Once you have the the mounts welded on, put the two halves of the keg together and line the mounts up. Clamp a hinge on to the mounts as shown. Make sure it is level!

Weld this hinge in place as shown. Grind as needed.

Step 4: Top Air Vent

In order to regulate air flow through the barbecue, vents are needed. There's already a big hole in the top of the keg from the tap valve, so we will use that for our top vent.

Get some sheet metal (I used aluminum) and cut it into a teardrop shape as shown to make a vent cover. Drill two holes in it, one for a pivot, one for a handle.

Cut the head off a 1.5 inch bolt and weld the bolt shaft into the inner rim of the tap hole as shown.

Add a bolt to the vent cover as shown for a handle. Put the vent cover over the bolt stud, add a washer, then two nuts over that to hold it all in place. Counter-tighten the nuts to keep it from unscrewing.

Step 5: Bottom Air Vent

To allow circular air flow we also need a vent on the bottom. Cut out a sheet metal rectangle and bend it to shape as shown. I used aluminum for ease of cutting but the scrap cut out of the middle of the keg would work nicely. The size is up to you, but I recommend making a much larger vent than I did.

Mark and cut the pattern shown on the lower half of the keg. Only cut out the area marked in red and drill on the red dots. The rest of the marked lines just show where the cover will be when it is open and closed.

Cut two strips of thin metal shaped as shown and drill two holes in them to line up with the bolt holes in the keg. Bolt these plates to the keg, using a nut to hold the plate away from the keg surface. This results in a gap that allows the metal strips to hold the cover in place while still allowing it to slide back and forth. The bolts on either end keep the cover from sliding off. Refer to pictures as shown.

My vent hole was only about 2 inches tall by 1.25 inches wide so it doesn't allow a lot of air flow. You may want to redesign this to have a larger hole.

Step 6: Grill Mounts

The grill mounts are very simple. I just got three long bolts and stuck them equidistant around the top rim of the bottom half of the the barbecue. The grill simply rests on top of these.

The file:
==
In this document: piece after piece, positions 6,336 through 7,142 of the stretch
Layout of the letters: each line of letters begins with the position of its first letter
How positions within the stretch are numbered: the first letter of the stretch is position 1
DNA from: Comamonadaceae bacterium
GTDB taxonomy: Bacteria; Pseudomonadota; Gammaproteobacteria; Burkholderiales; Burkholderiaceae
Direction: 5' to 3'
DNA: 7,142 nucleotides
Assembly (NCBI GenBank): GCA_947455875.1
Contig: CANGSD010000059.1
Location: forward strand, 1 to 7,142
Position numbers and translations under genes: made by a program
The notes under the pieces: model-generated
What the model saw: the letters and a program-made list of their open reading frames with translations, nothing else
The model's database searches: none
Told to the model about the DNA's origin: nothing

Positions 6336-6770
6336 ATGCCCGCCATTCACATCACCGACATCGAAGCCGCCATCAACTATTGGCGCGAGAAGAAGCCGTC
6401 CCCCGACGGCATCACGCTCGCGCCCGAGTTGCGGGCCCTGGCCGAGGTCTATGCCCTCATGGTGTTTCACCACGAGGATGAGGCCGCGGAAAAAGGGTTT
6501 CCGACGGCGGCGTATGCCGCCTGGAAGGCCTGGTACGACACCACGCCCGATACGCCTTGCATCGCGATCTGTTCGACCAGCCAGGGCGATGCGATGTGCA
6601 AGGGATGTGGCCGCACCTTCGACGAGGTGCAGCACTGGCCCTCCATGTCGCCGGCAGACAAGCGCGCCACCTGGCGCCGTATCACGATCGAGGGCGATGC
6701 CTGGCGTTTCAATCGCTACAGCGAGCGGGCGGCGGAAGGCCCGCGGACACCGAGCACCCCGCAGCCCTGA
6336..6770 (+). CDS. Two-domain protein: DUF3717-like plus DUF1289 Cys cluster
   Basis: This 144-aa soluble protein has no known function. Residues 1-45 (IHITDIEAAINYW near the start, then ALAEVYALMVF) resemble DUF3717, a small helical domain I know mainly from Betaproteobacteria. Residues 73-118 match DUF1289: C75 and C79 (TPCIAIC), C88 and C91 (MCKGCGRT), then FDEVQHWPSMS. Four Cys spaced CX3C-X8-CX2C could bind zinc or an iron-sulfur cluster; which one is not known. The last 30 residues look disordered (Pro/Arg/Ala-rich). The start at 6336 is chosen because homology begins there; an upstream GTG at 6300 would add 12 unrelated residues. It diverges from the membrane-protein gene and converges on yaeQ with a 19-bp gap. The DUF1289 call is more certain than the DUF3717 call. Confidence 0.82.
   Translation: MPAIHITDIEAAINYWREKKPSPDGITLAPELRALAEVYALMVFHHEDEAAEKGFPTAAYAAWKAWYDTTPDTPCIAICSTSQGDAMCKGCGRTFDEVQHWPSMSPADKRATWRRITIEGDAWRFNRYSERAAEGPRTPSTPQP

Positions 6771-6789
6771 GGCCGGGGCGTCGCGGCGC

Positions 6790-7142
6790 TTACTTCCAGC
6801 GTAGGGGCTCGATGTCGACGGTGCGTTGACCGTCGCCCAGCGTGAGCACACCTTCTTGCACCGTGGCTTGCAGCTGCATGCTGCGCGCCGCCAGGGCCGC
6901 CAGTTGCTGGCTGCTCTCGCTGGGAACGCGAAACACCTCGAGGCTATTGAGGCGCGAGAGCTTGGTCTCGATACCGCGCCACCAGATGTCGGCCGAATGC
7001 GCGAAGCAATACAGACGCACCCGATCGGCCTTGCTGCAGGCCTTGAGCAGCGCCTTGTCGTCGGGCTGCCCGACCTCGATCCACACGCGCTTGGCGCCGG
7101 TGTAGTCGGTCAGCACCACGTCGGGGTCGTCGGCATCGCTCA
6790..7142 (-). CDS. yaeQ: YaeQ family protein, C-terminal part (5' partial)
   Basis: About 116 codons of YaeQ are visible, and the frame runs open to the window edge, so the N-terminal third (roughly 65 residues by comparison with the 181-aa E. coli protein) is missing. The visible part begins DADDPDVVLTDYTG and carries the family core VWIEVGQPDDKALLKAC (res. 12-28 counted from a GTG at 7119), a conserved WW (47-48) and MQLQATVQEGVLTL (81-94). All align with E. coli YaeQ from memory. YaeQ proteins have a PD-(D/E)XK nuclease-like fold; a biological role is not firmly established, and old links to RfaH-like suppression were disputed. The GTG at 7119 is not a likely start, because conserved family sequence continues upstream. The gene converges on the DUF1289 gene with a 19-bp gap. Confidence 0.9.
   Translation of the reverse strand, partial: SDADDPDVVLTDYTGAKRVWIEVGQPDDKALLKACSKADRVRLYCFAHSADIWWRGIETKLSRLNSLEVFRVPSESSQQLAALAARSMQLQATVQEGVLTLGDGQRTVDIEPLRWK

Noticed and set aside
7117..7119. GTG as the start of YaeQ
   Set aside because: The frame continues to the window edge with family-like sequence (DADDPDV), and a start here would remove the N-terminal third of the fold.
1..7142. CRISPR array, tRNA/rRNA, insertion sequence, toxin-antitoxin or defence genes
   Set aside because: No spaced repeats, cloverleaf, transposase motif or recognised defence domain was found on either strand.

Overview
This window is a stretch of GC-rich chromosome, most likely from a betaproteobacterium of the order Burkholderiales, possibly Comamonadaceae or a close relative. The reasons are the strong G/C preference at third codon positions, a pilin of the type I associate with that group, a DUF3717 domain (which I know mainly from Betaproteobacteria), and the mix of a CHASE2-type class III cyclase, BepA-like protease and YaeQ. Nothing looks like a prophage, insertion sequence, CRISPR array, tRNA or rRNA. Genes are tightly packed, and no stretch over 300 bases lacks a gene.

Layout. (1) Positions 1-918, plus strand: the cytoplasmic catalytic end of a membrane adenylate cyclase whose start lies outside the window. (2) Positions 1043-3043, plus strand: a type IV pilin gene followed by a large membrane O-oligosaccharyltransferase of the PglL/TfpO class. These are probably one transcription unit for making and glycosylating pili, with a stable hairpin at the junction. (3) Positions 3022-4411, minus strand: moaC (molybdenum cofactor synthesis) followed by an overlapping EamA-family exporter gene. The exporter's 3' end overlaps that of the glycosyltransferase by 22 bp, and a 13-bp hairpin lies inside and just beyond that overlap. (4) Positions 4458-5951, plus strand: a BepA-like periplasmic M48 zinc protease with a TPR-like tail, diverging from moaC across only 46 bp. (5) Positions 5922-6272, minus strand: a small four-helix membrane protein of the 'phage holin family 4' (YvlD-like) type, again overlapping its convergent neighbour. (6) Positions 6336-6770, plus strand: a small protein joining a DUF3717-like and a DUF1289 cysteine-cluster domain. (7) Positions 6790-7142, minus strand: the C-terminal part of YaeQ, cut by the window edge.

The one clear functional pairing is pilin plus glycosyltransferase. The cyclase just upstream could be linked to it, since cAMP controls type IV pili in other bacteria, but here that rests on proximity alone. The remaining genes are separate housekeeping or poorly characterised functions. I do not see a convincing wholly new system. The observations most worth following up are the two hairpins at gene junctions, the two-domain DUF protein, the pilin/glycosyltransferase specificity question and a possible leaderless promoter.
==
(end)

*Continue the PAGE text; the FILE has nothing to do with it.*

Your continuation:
Refer to the pictures for reference.

Step 7: Getting a Handle on It

To make the handle I took a piece of thick plywood and cut it to a rough beer bottle shape using a bandsaw. I rounded out all the edges with some files and rasps. Two holes, two long carriage bolts, and a few nuts allowed me to mount it to the top half of the barbecue. I had to bend the bolts a little to be able to tighten them fully.

Step 8: Discussion

This project isn't finished!

The barbecue as shown here cooks great but it tips over when you open the lid all the way. I am planning on welding a base for it out of angle iron, adding a piece to prevent the lid from opening too wide, and giving the whole keg an effective polish. I cleaned the metal up pretty well with a light abrasive disc in a die grinder, but I would eventually like it to be very shiny.

Just a few tips about this barbecue:

  • Use a chimney lighter for your charcoal! Trying to light the charcoal inside this thing is difficult, takes forever, and doesn't result in even heat.
  • Burn at least two big fires in the barbecue before you use it, make sure to get it really hot. This removes any residue from oil or coatings on the metal, and builds up a protective layer of soot on the inside of the barbecue.
  • This thing gets really hot, so it's easy to burn food. Practice a bit before you throw on your most expensive cuts of meat.
Metal Contest 2016

Runner Up in the
Metal Contest 2016